By Kim Hart - 12/03/09 11:00 AM EST
Online privacy is a hot conversation topic these days.
Facebook and Google are updating their privacy settings. Reps. Rick Boucher (D-Va.), Cliff Stearns (R-Fla.) and Bobby Rush (D-Ill.) are working on broad privacy legislation. Advocacy groups are ramping up their calls for more strict privacy standards on the Web.
“The gap between innovation and privacy safeguards is growing,” said Marc Rotenberg, executive director of the Electronic Privacy Information Center.
“Why haven’t we seen more attention paid to these critical issues?”
Speaking at the Innovation Economy Conference this week, federal Chief Technology Officer Aneesh Chopra acknowledged privacy is still a big question for broadband-based information networks, but putting the right measures in place will “spur a great deal of networks on the Internet as a platform” — for banking and health management, for example.
“We will not move forward unless we get privacy right,” he said.
Blair Levin, head of the FCC’s task force that is putting together a national broadband strategy, said privacy is such a broad area that the FCC does not have the necessary expertise to chart a foolproof path in its forthcoming plan. But he said it is an area that should be addressed.
“Over the next 10 years, the single biggest driver of innovation — other than mobile — will be personal data,” he said.
That personal data is the lifeblood for tech heavyweights Facebook and Google. Lobbyists for both companies this week touted their new tools, designed to give consumers more control over how their data is shared.
“Privacy is our No. 1 challenge,” said Tim Sparapani, Facebook’s public policy director. “It also happens to be our No. 1 opportunity.”
Tuesday night, Facebook founder Mark Zuckerberg announced in a blog post that users will soon be able to control who sees each individual piece of content they post or upload to the site. Zuckerberg asked users to review and update their privacy settings over the next few weeks as the changes are rolled out.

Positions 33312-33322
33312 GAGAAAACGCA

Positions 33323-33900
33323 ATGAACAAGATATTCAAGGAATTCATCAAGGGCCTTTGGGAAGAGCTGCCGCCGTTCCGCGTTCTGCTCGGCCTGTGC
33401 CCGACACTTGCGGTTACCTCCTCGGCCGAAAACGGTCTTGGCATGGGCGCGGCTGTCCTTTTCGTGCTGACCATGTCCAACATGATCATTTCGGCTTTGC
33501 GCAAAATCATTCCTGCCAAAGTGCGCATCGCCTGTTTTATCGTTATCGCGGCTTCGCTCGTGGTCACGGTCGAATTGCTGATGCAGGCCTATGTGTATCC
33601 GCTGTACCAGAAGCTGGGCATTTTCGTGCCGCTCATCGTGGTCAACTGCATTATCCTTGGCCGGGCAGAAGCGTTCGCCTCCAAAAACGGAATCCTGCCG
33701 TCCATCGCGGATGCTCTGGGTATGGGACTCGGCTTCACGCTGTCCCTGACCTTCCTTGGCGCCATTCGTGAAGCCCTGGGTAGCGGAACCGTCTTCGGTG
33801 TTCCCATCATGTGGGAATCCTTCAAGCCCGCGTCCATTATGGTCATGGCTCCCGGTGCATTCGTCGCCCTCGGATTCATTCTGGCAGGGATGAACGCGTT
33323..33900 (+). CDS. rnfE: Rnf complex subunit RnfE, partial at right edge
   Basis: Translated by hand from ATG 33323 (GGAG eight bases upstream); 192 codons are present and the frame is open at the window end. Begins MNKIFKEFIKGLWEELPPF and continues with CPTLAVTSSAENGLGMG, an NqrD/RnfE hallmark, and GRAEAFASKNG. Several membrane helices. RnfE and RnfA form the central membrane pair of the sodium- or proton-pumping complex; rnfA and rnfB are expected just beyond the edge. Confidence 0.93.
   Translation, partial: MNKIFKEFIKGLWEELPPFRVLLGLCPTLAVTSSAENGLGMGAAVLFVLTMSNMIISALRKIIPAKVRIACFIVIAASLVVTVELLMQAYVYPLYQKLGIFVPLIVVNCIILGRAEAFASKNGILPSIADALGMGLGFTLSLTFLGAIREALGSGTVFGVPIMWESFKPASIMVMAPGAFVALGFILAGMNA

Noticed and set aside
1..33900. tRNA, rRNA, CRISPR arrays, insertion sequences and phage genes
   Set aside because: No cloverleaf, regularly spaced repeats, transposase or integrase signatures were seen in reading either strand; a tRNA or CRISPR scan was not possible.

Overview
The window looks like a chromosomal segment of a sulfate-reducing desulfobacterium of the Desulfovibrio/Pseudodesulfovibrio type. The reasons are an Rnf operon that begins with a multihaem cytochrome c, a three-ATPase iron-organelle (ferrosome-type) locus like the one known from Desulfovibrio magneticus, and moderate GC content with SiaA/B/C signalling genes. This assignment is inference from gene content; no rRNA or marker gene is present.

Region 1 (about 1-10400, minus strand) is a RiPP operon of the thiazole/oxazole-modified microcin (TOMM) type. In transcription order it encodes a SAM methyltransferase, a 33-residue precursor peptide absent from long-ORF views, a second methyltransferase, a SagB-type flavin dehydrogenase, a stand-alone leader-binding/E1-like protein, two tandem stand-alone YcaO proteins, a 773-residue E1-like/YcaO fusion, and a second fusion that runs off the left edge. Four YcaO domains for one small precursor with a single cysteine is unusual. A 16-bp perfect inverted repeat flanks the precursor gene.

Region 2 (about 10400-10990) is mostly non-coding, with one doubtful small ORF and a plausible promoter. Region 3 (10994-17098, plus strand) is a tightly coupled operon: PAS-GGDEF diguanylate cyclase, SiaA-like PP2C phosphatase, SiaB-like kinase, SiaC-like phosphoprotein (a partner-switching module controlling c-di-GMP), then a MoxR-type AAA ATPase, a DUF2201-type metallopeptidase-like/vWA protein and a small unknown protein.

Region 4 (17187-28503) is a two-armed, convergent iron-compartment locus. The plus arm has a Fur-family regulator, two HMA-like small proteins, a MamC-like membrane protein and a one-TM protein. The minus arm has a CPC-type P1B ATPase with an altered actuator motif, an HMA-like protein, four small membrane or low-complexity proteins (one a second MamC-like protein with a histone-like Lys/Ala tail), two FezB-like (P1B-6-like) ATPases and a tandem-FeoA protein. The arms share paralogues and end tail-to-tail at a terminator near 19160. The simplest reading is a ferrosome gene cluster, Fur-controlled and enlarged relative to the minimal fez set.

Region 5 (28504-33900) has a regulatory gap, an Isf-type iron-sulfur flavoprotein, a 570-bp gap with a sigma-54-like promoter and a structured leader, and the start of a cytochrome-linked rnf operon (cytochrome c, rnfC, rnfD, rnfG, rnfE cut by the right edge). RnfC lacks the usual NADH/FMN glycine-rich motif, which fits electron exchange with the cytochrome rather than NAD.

Sparapani said Facebook is such a new technology that missteps tend to be sensationalized, which leads to knee-jerk reaction and regulation.
Google recently introduced a “dashboard” showing users what information the company has about them. Pablo Chavez, Google senior policy counsel, said the company has realized that “it’s much better to be very transparent” about its practices.
Behavioral-targeted advertising, which tracks consumers’ online activity to serve ads related to their surfing habits, is the biggest concern to regulators.
Boucher, Stearns and Rush have said they are most worried about companies collecting personal data without the consumers’ knowledge.
In March, Google launched “interest-based advertising,” but allows consumers to opt out altogether.
Facebook, which now has 350 million users, is trying to make the distinction between first- and third-party advertising sellers on websites. Facebook has hundreds of thousands of applications developed by third parties, but says it does not sell users’ information to them.
“We call it targeted ads rather than behavioral-targeted ads because it’s information users have voluntarily provided to us,” Sparapani said. “Most people don’t realize that when they go to a website, there are 10, 15 to 20 companies serving ads, selling ads, selling data and collecting data — and those aren’t the company you went to visit.”
Ari Schwartz, a privacy lobbyist for the Center for Democracy and Technology (CDT), said he has no problems with online advertising, “But the discussions in Washington assume that (behavioral-targeted) is the only kind of online advertising.”
In fact, it only makes up 5 percent of advertising on the Web. Still, studies show that between 50 and 75 percent of Internet users are worried about how their data is collected and used.
On Thursday CDT plans to launch a “Take Back Your Privacy” campaign to encourage consumers to demand improved privacy tools from Internet companies.
More meetings for commissioners
Rep. Bart Stupak (D-Mich.) introduced a bill this week that would allow three or more FCC commissioners to meet together at the same time.
Under the 1934 Communications Act, only two commissioners can have private discussions at once. The law was designed to ensure any meetings between three or more of the five-member panel would be open to the public.
During an interview with Hillicon Valley on C-SPAN last week, Republican Commissioner Meredith Attwell Baker, one of the newest members, agreed.
“I think it would be nice if instead of empowering our staff to go have meetings together, we could actually do it ourselves,” she said.
Kim Hart can be found on The Hill’s technology blog, Hillicon Valley, located at http://thehill.com/hillicon-valley